WHIPLASH

Reviewed by GREG KING

Director: Damien Chazelle

Stars: Miles Teller, J K Simmons, Paul Reiser, Melissa Benoist, Austin Stowell, Nate Lane, Chris Mulkey.

When it comes time for critics to compile their lists of the best films of 2014, chances are Whiplash will figure near the top.

This is an intense but compelling drama about the blood, sweat and tears shed by an aspiring artist. Whiplash is an extension of the acclaimed Sundance Prize winning 2013 short film of the same name written and directed by musician turned filmmaker Damien Chazelle, and it was inspired by his own experiences in high school. Chazelle previously wrote the thriller Grand Piano, and his only other feature film was the little seen Guy And Madeline On A Park Bench.

Andrew Nieman (rising young star Miles Teller) is a 19 year old student at the prestigious Schaffer Music Academy in New York and an aspiring drummer. He admires the likes of the legendary Buddy Rich and practices for hours every day hoping to make it in the music world. His chance comes when he is invited to become part of the school’s music ensemble by the legendary but fearsome teacher Terrence Fletcher (J K Simmons, reprising his role from the short film).

Fletcher is something of a tyrant who believes in pushing his students to breaking point – and sometimes beyond – to make them great. His mantra is that the two most damaging words in the English language are “good job” because they encourage mediocrity. He cites an apocryphal story concerning the legendary Charlie “Bird” Parker to further illustrate his method of pushing his students through systematic verbal and physical abuse, insults, intimidation and browbeating. Fletcher pushes his students to breaking point in a demanding test of wills that hopefully will bring out their best. He is soft spoken, but capable of sudden bursts of invective delivered with frightening intensity.

Whiplash is essentially a two hander, with the battle of wills between Andrew and Fletcher providing the dramatic fireworks. The final 20 minutes of this film offer a tense emotional roller coaster ride in which the balance of power in the tempestuous relationship between teacher and pupil is subtly changed. Chazelle’s confident direction will keep audiences emotionally off balance throughout the film. The spectacular climax will have you cheering at the same time you are poised on the edge of your seat and sweating along with Andrew.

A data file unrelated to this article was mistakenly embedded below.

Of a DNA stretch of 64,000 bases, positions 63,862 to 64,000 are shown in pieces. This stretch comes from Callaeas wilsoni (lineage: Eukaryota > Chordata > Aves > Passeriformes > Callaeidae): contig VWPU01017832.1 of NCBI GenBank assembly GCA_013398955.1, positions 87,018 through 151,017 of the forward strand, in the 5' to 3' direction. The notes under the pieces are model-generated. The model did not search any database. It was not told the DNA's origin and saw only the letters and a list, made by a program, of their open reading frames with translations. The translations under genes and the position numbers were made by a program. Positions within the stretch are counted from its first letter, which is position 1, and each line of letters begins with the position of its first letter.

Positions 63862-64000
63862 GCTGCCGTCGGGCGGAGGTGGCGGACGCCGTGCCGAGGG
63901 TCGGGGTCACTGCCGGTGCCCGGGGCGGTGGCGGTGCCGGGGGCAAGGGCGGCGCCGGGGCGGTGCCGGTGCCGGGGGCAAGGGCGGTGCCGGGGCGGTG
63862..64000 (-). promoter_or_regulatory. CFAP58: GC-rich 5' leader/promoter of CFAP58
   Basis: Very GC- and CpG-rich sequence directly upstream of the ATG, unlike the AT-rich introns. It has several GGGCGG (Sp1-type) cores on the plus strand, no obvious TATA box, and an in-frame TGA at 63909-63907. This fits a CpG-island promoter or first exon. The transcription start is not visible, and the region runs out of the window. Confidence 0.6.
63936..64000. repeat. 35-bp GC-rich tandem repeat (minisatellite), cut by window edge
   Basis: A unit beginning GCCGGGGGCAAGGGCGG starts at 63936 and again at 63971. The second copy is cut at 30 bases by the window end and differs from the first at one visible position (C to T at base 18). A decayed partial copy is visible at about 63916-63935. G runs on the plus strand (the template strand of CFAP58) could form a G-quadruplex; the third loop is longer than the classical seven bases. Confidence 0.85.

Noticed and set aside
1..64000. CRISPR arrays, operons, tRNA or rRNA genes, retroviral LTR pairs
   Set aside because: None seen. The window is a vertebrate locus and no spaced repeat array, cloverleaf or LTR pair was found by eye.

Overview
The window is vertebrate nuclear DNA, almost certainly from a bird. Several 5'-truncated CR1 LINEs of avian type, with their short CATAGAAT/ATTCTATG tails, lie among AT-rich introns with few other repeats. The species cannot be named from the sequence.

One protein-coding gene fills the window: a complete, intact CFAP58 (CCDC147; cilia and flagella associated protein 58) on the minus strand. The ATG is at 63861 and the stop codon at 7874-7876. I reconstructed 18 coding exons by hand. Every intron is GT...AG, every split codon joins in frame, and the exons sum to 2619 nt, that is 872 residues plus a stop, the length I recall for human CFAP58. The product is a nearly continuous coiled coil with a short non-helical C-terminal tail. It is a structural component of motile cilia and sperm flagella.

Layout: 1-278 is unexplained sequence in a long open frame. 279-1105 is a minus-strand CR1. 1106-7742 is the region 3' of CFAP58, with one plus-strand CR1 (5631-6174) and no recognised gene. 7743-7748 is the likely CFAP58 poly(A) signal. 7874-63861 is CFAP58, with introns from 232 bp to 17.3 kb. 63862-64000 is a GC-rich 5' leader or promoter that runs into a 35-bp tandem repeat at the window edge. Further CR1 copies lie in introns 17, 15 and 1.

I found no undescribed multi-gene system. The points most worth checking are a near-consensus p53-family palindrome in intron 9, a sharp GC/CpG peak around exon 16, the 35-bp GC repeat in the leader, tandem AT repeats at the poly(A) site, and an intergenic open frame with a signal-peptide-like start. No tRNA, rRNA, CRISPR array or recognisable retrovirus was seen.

With his shaved head and brutal and uncompromising performance here Simmons is a truly scary creation. His hypnotic and full on performance is reminiscent of R Lee Ermey’s vicious, unrepentantly foul mouthed drill sergeant in Full Metal Jacket, or a nastier version of John Houseman’s professor in The Paper Chase. Simmons has played unlikeable characters before (brutal tv series Oz, etc), but this is the performance of his career, and he should be the frontrunner in any Oscar talk at this stage.

This is also a revelatory performance from Teller, who first came to notice in the dark psychological drama Rabbit Hole, but he has since attracted more popular attention with his villainous role in the blockbuster YA adaptation of Divergent. His performance here is understated, and it offers a fine contrast to the manic intensity of Simmons. Teller captures Andrew’s vulnerability and desperate need to succeed in this cut throat and competitive environment where there is a lot of pressure to succeed.

Teller also did his own drumming, which adds authenticity to those scenes where we see him bleeding and sweating for his music. The sheer physicality of those scenes is raw and almost primal.

Paul Reiser (from tv series Mad About You, etc) makes the most of his small but important role as Andrew’s father, a failed writer who wants his son to succeed in his chosen field but who is dubious about Fletcher’s methods and the high emotional and physical toll they take.

The title for Whiplash comes from a complex and complicated jazz arrangement written by Don Ellis, which plays a telling part in the film’s dramatic climax. Editor Tom Gross effectively builds up the suspense, and his cross cutting and deliberate choices creates a solid rhythm and energy that is a match for the music.

★★★★☆

 

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